Coalition Letter to Senate regarding "Creation Science" Earmark

October 10, 2007

REMOVE UNCONSTITUTIONAL “CREATION SCIENCE” EARMARK FROM LABOR/HHS/EDUCATION APPROPRIATIONS REPORT

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October 10, 2007


Dear Senator:

We, the undersigned religious, civil rights, education, science, and advocacy organizations write to urge you to remove an earmark from the Fiscal Year 2008 Departments of Labor, Health and Human Services, and Education, and Related Agencies Appropriation Bill’s Committee Report.  The Fund for Improvement of Education, under Title III, contains an earmark for uses that, if funded, would be blatantly unconstitutional.  The earmark would fund curriculum that promotes teaching creationism in the science classroom, even though uniformly prohibited by federal courts.

The requested funding would go to the Louisiana Family Forum (LFF) “to develop a plan to promote better science education.”  According to The New Orleans Times-Picayune, the earmark “will pay for a report suggesting ‘improvements’ in science education in Louisiana, the development and distribution of educational materials and an evaluation of the effectiveness of the Ouachita Parish [Louisiana] School Board’s 2006 [science curriculum] policy.”[1]

The Louisiana Family Forum’s mission is to “persuasively present biblical principles in centers of influence,” including schools.[2]  One way the LFF seeks to accomplish its mission is by advocating for teaching creationism in the science classroom.  For instance, the LFF played a leading role last year in Ouachita Parish, Louisiana School Board’s adoption of a “science curriculum policy”[3] that “opened the door to biblically inspired teachings in science class.”[4]  The policy uses a creationist ploy — “teaching the controversy” — that allows teachers to point out the alleged “weaknesses” of evolutionary theory.  This is despite the fact that courts have consistently held this tactic to be unconstitutional and that “the scientific consensus around evolution is overwhelming.”[5]  Constitutional and scientific issues aside, underwriting LFF’s study of this questionable “science curriculum policy” for which it has already been a vigorous advocate is a dubious use of federal funding, to say the least.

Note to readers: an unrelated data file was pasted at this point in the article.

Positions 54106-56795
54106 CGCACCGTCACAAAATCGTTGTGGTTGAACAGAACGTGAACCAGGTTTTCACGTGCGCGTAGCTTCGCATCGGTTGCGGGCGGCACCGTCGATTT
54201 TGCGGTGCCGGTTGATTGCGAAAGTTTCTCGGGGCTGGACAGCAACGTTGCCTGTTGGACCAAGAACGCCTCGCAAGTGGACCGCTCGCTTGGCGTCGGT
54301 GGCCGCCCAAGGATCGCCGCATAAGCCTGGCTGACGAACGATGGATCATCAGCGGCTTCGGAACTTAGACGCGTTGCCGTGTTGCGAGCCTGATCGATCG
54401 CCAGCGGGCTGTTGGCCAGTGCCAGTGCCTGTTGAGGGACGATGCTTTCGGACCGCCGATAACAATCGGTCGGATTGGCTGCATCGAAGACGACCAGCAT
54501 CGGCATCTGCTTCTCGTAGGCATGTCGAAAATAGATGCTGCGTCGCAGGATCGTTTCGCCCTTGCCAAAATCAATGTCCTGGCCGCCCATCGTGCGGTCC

Another LFF strategy in its quest to bring creationism to science class is promoting creationist “addenda” (deceptively called “evolution addenda”) that public-school teachers can use to supplement state-approved science textbooks.  One such addendum, published by the LFF as a “Fact Sheet,” promotes discredited arguments from both the young-earth and intelligent-design creationist movements.[6]  Among other constitutional problems, the addendum substitutes biblical explanations for scientific ones by attributing the “billions of fossils” on Earth to “violent floods in the past” and by questioning whether chemical origins of life happened “accidentally” or “by purely natural processes.”  Moreover, alluding to supernatural explanations undermines modern scientific methodology, in which scientists seek natural rather than supernatural explanations.[7]